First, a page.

Newspaper article The Christian Science Monitor
New 'Peacekeeper' Military Strategy Raises Republican Ire
IT used to be so simple: The US military's goal was to ward off the Soviet threat. But since the end of the cold war, US armed forces have been toting water for Rwandan refugees, "restoring democracy" in Haiti, and even aiding the decommissioning of Soviet missiles -- all in the name of peacekeeping.
But only last week, in its National Military Strategy statement, did the Pentagon formally add "peace engagement" to the principal missions of the US armed forces. By doing so it sharpened the debate over post-cold-war military and foreign policy and raised the ire of some Republicans in Congress.
Outlining the Pentagon's view of the threats facing the US, the Joint Chiefs point to a range of rising dangers including regional conflicts and the proliferation of weapons of mass destruction and conclude that the strategy of a shrinking US military must be one of "selective and flexible engagement."
While the Pentagon's top priorities are still nuclear deterrence and the ability to fight and win two near-simultaneous regional conflicts, the Joint Chiefs say, American forces must also be able to cope with "a broad range of potential challenges."
Activities designed to address such challenges by enhancing "regional stability" include: peacekeeping; humanitarian missions, such as carrying food to Sarajevo; military-to-military contacts, such as joint maneuvers with former Warsaw Pact nations; and other noncombat activities.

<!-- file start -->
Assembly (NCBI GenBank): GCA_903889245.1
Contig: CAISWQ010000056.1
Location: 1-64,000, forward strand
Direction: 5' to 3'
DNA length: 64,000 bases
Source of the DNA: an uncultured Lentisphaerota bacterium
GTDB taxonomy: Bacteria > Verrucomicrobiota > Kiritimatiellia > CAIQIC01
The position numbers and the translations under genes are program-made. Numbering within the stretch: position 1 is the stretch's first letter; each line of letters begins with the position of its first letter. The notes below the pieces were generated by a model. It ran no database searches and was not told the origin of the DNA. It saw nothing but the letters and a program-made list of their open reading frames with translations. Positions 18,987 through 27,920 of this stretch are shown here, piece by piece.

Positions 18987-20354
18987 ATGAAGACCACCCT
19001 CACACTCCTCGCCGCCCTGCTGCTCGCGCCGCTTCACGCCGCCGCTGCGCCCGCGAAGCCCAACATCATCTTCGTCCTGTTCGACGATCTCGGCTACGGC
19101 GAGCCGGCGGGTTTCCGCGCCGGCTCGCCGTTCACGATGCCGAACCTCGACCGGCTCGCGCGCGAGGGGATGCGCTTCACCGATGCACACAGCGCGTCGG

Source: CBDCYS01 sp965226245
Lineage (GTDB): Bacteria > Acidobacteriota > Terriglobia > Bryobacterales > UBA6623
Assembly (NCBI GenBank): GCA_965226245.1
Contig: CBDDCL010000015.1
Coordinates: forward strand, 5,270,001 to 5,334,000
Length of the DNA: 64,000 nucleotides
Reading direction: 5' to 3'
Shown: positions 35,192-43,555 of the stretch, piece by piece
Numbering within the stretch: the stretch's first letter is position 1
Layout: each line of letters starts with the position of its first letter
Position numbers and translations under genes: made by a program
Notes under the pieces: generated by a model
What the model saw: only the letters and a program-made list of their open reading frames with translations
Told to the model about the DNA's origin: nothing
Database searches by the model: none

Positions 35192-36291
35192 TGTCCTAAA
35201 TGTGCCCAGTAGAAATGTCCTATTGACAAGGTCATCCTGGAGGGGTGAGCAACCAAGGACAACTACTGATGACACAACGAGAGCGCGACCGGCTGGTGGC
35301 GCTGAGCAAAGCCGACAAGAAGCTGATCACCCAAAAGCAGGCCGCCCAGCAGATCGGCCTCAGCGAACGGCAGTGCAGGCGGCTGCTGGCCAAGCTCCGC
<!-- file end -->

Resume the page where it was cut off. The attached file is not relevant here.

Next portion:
The new document appears to reflect what is already reality: the Clinton administration's use around the world of US troops in peacekeeping and other noncombat operations. "It seems ... that we are in a period now where we are able to use military power in ways that we could not in the cold-war era," says a senior military official.
That conclusion will not sit well with congressional Republicans, who are pushing bills to restrict or terminate US participation in UN peacekeeping operations. The House of Representatives passed one version of the legislation last month, and Senate majority leader Bob Dole (R) of Kansas is sponsoring a measure with some similar provisions. …